In another example, for a 40 MHz LTF symbol with a 2× symbol duration, the tone plan has usable tones at tone indices [−122:−2] and [2:122] (e.g., as per wireless standards IEEE 802.11n and 802.11ac). To ease the reconstruction of channel estimates in a data symbol with a 4× symbol duration, the valid start tone index in the data symbol may be determined by −122*2=−244, and the valid end tone index may be determined by 122*2=244. With respect to the DC tones in a 40 MHz data symbol with a 2× symbol duration, there are 3 DC tones. As such, as shown in row 2 of FIG. 4B, the 40 MHz data symbol of 4× symbol duration may have 5 DC tones, and therefore, the modified tone plan may have usable tone indices ranging from [−244:−3] and [3:244]. In one aspect, this tone plan may have 468 data tones and 16 pilot tones for a total of 484 usable tones.

In yet another example, for an 80 MHz LTF symbol with a 2× symbol duration, the tone plan has usable tones at tone indices [−250:−3] and [3:250] (e.g., as per IEEE 802.11n and 802.11ac). To ease the reconstruction of channel estimates in a data symbol with a 4× symbol duration, the valid start tone index in the data symbol may be determined by −250*2=−500, and the valid end tone index may be determined by 250*2=250. With respect to the DC tones in an 80 MHz data symbol with a 2× symbol duration, there are 5 DC tones. As such, as shown in row 2 of FIG. 4B, the 80 MHz data symbol of 4× symbol duration may have 7 DC tones, and therefore, the modified tone plan may have usable tone indices ranging from [−500:−4] and [4:500]. In one aspect, this tone plan may have 978 data tones and 16 pilot tones for a total of 994 usable tones.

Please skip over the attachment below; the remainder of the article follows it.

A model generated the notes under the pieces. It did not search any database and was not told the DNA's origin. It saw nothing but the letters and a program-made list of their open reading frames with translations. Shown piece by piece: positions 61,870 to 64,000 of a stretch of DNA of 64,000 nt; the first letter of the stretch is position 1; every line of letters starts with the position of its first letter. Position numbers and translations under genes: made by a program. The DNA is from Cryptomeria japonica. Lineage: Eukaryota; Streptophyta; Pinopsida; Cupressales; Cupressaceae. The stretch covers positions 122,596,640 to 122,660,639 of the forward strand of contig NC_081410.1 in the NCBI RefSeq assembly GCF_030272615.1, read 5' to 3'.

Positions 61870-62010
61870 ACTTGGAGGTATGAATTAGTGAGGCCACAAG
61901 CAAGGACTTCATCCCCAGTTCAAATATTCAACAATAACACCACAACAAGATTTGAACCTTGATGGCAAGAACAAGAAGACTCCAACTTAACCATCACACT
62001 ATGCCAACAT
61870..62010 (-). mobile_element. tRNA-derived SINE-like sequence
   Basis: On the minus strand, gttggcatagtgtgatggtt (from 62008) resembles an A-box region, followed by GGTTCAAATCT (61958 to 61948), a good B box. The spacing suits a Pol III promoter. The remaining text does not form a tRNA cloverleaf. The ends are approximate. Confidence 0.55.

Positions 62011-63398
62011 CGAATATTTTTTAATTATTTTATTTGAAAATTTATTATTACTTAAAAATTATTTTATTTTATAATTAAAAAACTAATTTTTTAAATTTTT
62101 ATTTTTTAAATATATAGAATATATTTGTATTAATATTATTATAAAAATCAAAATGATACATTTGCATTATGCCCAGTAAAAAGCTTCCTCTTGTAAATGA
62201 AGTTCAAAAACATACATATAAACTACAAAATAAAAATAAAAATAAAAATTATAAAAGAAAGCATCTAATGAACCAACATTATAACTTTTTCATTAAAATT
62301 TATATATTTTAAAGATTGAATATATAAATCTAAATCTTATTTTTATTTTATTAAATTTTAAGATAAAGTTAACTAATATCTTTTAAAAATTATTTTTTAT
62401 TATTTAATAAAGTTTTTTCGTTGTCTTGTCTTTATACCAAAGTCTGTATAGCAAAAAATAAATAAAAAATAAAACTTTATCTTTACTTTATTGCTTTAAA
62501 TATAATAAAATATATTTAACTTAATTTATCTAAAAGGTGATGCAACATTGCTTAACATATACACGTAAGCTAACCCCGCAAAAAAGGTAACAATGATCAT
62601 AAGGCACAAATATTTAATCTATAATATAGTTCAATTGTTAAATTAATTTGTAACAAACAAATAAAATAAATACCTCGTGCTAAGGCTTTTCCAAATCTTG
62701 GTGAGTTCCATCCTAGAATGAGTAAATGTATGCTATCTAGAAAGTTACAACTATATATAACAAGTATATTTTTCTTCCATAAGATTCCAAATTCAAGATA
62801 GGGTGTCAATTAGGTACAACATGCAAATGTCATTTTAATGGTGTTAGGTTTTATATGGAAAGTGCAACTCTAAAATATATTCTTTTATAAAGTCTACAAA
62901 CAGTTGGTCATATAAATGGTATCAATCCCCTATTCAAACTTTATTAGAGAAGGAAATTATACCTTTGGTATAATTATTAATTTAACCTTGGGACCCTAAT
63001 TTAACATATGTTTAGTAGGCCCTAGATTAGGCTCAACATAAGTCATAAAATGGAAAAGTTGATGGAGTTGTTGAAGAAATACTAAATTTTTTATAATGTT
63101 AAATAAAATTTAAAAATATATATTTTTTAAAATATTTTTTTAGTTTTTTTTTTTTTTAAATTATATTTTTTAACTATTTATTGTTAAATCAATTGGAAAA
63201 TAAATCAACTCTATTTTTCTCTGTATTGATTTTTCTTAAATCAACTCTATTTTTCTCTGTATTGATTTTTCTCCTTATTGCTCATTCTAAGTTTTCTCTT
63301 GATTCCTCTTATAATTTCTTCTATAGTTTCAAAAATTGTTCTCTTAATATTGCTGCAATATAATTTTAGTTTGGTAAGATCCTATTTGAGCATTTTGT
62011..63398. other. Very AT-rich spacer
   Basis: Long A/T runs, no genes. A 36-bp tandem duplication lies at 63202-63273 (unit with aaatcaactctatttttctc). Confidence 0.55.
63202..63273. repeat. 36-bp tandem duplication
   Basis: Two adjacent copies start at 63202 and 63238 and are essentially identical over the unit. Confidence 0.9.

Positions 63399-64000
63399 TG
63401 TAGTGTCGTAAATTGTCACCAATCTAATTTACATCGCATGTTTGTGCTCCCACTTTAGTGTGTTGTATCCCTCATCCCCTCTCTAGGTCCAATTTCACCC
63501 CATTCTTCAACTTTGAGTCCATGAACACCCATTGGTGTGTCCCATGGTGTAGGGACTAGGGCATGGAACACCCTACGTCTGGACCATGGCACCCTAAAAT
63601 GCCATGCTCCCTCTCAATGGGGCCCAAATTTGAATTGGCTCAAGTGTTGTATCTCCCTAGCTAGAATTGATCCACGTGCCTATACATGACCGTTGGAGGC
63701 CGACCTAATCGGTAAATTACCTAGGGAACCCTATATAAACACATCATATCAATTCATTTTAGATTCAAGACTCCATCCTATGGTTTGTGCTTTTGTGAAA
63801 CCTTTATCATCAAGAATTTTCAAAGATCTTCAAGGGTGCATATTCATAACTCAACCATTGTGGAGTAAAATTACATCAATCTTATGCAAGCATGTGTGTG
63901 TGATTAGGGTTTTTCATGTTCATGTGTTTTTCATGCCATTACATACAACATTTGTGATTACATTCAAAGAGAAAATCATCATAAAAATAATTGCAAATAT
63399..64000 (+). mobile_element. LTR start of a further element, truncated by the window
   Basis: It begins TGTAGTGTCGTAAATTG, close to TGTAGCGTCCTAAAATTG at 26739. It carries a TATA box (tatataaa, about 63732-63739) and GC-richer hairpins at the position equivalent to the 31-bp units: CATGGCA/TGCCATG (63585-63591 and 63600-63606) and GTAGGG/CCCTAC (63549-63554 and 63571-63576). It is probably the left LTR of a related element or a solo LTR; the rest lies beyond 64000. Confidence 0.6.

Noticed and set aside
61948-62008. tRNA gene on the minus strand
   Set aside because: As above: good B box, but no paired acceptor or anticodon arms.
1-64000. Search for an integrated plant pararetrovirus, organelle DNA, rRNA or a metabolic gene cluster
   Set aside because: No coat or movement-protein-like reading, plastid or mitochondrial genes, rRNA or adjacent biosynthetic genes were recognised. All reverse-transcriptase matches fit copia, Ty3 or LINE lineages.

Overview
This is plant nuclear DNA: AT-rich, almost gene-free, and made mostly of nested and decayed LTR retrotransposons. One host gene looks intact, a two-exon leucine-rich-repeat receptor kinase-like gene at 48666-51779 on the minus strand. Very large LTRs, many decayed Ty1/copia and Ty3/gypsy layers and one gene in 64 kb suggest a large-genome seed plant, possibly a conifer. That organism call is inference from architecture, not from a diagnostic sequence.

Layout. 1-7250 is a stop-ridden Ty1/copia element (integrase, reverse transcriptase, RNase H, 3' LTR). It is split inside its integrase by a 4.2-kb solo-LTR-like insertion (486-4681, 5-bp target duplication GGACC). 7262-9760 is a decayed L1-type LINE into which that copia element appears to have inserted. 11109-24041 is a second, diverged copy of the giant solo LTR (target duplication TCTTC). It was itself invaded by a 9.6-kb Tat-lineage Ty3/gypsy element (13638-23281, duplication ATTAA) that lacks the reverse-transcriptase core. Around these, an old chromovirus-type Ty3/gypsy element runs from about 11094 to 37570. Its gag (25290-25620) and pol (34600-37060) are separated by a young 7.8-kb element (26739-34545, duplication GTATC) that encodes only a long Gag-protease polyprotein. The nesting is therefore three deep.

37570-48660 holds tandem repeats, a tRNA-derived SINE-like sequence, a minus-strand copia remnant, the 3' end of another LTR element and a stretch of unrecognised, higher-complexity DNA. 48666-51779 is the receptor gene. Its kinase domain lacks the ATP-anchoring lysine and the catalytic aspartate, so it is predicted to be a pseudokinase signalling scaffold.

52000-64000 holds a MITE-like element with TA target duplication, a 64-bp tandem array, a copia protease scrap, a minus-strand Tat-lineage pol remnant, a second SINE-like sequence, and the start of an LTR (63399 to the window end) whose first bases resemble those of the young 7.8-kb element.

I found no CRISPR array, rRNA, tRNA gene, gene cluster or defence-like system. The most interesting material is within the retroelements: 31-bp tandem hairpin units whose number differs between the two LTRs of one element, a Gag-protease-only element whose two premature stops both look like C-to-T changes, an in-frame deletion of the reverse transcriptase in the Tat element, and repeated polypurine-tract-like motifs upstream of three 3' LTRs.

In sum, an AP or a STA may transmit frames containing LTF information in LTF symbols and user data in data symbols. In one embodiment, the LTF symbols may have a 1× symbol duration and utilize existing tone plans for symbols of 1× symbol duration. The data symbols may utilize a modified tone plan based on an existing tone plan for symbols of 1× symbol duration. In one example, AP (e.g., AP 202) may transmit to a STA (e.g., STA 206) user data in a 20 MHz data symbol (e.g., the data symbol 268), in which the 20 MHz data symbol has a 4× symbol duration and a usable tone indices range of [−112:2] and [2:112]. Additionally, for channel estimation purposes, the AP may transmit to the STA an LTF in a 20 MHz LTF symbol (e.g., the LTF symbol 266), in which the 20 MHz LTF symbol has a 1× symbol duration and a usable tone indices range of [−28:−1] and [1:28].

In another example, the LTF symbols may have a 2× symbol duration and utilize existing tone plans for symbols of 2× symbol duration. The data symbols may utilize a modified tone plan based on an existing tone plan for symbols of 2× symbol duration. For example, AP (e.g., AP 202) may transmit to a STA (e.g., STA 206) user data in a 20 MHz data symbol (e.g., the data symbol 268), in which the 20 MHz data symbol has a 4× symbol duration and a usable tone indices range of [−116:−3] and [3:116]. Additionally, for channel estimation purposes, the AP may transmit to the STA an LTF in a 20 MHz LTF symbol (e.g., the LTF symbol 266), in which the 20 MHz LTF symbol has a 2× symbol duration and a usable tone indices range of [−58:−2] and [2:58].